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Tammy and Cindy Acuff visited a memorial site for slain Officer James Sell yesterday in Gassville, Ark.
Tammy and Cindy Acuff visited a memorial site for slain Officer James Sell yesterday in Gassville, Ark. (Essdras M. Suarez/ Globe Staff)

Teen gunman's tie to woman probed

After death of shooter, a hunt for clues to rampage

(Omission: A Page One story in yesterday's Globe about a New Bedford teenager's shootout with police in Arkansas did not include the title and full name of Bristol District Attorney Paul F. Walsh Jr. in late editions)

MOUNTAIN HOME, Ark. -- As authorities try to piece together the desperate and violent journey that led a New Bedford teenager to a bloody confrontation with police in rural Arkansas, officials said yesterday that Jacob D. Robida might have hugged Jennifer Rena Bailey seconds before he put a gun to her head and fatally shot her.

The embrace, authorities said, is one indication that Robida, 18, might have had a close relationship with Bailey, 33, a mother of three from Charleston, W.Va., who was in the passenger seat of his green Pontiac Grand Am when Robida shot her and then opened fire on police on the side of a highway in the high plains of the Ozark Mountains.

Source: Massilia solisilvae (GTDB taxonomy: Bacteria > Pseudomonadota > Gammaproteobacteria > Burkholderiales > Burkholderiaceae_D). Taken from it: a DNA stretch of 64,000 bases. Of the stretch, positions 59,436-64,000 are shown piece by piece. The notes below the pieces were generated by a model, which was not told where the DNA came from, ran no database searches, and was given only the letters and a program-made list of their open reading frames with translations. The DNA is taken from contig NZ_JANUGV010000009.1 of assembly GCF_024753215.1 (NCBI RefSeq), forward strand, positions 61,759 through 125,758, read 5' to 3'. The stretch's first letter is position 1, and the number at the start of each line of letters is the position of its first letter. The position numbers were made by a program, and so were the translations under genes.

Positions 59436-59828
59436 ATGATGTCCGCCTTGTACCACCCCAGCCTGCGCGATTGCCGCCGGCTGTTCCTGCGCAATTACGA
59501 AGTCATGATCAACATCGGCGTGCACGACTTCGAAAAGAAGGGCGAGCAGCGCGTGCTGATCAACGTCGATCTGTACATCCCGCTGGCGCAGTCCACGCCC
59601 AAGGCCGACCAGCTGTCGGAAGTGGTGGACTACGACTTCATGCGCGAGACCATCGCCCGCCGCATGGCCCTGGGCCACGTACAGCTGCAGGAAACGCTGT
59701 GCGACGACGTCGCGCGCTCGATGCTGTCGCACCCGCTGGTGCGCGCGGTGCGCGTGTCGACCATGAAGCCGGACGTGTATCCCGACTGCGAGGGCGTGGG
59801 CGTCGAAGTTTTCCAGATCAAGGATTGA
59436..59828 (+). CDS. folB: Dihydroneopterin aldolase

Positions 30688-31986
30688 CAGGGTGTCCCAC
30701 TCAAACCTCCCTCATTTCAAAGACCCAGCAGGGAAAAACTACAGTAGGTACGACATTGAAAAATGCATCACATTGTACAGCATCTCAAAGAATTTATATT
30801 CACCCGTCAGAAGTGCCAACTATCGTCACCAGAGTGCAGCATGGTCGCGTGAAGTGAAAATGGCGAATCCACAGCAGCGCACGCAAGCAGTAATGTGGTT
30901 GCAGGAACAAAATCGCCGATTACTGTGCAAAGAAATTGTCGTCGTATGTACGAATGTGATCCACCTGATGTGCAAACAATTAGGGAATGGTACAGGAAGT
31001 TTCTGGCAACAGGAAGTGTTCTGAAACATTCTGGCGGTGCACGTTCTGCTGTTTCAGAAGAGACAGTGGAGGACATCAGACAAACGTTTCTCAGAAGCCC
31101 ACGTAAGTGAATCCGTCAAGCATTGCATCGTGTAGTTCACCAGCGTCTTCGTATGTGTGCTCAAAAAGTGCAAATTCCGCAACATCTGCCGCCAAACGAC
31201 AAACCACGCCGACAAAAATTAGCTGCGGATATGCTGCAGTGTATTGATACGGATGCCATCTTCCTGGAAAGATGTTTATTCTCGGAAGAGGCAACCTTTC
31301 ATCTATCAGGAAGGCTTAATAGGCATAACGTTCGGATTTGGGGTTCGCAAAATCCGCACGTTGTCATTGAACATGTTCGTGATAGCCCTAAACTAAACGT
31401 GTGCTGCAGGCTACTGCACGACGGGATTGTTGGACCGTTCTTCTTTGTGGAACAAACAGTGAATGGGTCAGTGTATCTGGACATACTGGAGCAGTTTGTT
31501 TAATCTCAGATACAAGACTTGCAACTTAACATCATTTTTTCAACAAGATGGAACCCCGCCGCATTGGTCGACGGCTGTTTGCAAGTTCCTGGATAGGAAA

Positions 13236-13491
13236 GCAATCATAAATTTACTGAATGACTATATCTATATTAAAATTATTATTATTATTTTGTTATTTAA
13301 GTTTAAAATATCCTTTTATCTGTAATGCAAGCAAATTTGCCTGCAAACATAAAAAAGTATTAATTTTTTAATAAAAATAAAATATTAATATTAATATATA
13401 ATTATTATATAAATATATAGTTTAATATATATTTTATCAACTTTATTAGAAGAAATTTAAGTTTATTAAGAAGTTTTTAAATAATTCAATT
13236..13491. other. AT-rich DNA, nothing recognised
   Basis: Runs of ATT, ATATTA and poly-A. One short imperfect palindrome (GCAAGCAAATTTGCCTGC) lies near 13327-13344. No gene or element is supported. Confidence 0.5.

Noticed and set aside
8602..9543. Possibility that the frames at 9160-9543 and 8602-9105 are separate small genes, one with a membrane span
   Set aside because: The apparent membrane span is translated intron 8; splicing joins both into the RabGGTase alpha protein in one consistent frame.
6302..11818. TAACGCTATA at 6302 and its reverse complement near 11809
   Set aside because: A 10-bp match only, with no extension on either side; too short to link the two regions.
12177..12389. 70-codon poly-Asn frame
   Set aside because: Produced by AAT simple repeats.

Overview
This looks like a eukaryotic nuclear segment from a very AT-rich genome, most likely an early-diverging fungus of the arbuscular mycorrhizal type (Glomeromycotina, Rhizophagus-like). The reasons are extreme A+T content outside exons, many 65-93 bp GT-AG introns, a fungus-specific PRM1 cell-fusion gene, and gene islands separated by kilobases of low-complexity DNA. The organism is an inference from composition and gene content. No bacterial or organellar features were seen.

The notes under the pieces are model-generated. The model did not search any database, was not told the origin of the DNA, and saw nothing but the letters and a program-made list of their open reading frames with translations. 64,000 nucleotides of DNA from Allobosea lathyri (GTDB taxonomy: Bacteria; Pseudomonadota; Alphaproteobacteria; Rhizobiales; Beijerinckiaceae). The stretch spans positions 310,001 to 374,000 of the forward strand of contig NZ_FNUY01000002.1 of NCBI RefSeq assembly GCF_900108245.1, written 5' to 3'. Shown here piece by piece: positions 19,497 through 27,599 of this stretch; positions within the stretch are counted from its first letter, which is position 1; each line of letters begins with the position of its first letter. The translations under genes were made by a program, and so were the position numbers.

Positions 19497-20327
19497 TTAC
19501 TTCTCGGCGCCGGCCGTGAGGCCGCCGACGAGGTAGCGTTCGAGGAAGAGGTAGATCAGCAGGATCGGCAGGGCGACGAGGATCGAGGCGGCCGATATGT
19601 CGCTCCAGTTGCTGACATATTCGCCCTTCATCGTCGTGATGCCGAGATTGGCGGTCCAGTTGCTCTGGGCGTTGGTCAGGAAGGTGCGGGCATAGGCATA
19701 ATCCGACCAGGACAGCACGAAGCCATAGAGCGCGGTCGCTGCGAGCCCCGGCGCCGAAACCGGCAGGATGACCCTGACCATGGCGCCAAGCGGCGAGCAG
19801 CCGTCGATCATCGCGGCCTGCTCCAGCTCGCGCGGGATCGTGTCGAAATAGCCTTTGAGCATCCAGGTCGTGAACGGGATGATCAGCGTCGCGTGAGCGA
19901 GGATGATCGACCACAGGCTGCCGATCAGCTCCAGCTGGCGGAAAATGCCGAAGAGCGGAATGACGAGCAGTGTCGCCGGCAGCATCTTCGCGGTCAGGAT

Robida was then shot twice by officers, and yesterday he died at Cox-South Hospital in Springfield, Mo. It had been three days since authorities say he swung a hatchet and fired a handgun in an attack at a New Bedford gay bar. His journey took him from Puzzles Lounge in New Bedford to West Virigina, where he picked up Bailey, and to a motel parking lot in Gassville, Ark., where he shot Officer James Sell.

As authorities try to learn what caused Robida, a high school dropout with swastika tattoos, to unleash such violence, much attention is focusing on his relationship with Bailey, whom he apparently met on the Internet and had visited at least once before in West Virginia. Yesterday, investigators fanned from New Bedford to Charleston, W.Va., to north central Arkansas in a hunt for clues.

''We all want to know, was he helped, what triggered all of this?" said Walsh. ''That's the million-dollar question. We want to know. And our community wants to know."

Walsh said it is not certain that Robida and Bailey were romantically involved, but it appears, based on Robida's prior visit and their embrace, that they had a personal relationship, he said.